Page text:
In Texas, a divorce generally involves two primary issues: property division and issues related to the minor children of the marriage. Unless a special circumstance applies, wherein one party is at fault for the break-up of the marriage, the divorce is usually granted on the “no-fault” ground of insupportability. The term insupportability means that due to discord or conflict of personalities the legitimate ends of the marriage relationship has been destroyed, i.e., you simply do not get along any more.
When a divorce is granted on the ground of insupportability, the marital property (or community property) is divided by a just and right division. The community property, which is subject to this just and right division, is all property acquired during the marriage that is not acquired by gift, bequest, or devise, or in other words, not gifts or inheritance. Property owned by a spouse prior to marriage or received during the marriage by gift, bequest, or devise is separate property, which generally means it is not subject to division by a divorce court. This is an overly simplified explanation of property division and characterization of marital property, and there are many exceptions to these general rules.
Children that are not yet 18 years of age, have not yet graduated from high school or an equivalent, and/or suffer from a disability will be subject to the parenting plan implemented by the Texas court and included in the divorce decree. Most issues related to the children are decided by determining what is in the child’s best interest. In most circumstances, parents will be designated as joint managing conservators and a residency restriction will be imposed to limit the geographic boundaries in which the children can live to ensure continuous and frequent contact between the children and both parents.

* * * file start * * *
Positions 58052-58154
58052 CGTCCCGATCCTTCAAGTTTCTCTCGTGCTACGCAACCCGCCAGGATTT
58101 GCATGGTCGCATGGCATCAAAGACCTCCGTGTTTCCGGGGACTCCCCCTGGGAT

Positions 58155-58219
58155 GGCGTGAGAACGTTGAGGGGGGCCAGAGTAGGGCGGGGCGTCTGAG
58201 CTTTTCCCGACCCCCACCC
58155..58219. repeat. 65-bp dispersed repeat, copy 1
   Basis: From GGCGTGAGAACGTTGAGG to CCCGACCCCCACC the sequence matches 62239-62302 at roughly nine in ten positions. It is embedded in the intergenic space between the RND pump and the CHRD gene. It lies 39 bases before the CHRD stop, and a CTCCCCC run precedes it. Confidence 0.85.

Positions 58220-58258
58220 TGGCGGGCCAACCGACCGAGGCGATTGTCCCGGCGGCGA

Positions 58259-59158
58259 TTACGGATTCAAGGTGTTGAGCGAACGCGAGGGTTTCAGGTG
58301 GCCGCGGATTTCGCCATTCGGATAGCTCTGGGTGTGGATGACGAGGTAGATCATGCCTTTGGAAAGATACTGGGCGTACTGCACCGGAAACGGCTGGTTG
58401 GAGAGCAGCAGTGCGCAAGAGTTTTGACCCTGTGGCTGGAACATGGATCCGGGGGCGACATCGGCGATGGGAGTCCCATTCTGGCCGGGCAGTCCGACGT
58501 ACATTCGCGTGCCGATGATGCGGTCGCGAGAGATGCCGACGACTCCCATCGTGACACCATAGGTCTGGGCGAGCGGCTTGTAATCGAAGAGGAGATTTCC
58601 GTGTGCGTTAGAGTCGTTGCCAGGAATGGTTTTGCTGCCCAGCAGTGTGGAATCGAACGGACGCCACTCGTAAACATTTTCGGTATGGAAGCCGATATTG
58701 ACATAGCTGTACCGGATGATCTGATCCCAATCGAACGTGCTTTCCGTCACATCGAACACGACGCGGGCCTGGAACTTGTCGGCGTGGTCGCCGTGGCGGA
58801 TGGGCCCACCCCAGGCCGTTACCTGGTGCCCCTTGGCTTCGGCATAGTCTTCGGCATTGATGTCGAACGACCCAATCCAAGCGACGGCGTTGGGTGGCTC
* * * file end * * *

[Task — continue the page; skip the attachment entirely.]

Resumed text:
Child support is usually set according to the guidelines set forth in the Texas Family Code, which start at 20% of an obligor’s net monthly resources for one child. Finally, Texas courts impose a possession schedule to outline the visitation of the parent not entitled to determine the residence of the child. It is presumptively in a child’s (who is over the age of 3) best interest to have visitation pursuant to the standard possession schedule outlined in the Texas Family Code. This is merely an overview of issues related to children in a Texas divorce, and the outcome in each case vary based on the specific issues arising in each, individual cases.
Leah Coulter’s principal office is in McKinney but she loves helping residents of Frisco, Allen, Fairview, and Prosper.
1650 W. Virginia Street, Ste. 206
McKinney, TX 75069
Office: (469) 207-1592
Fax: (469) 200-4620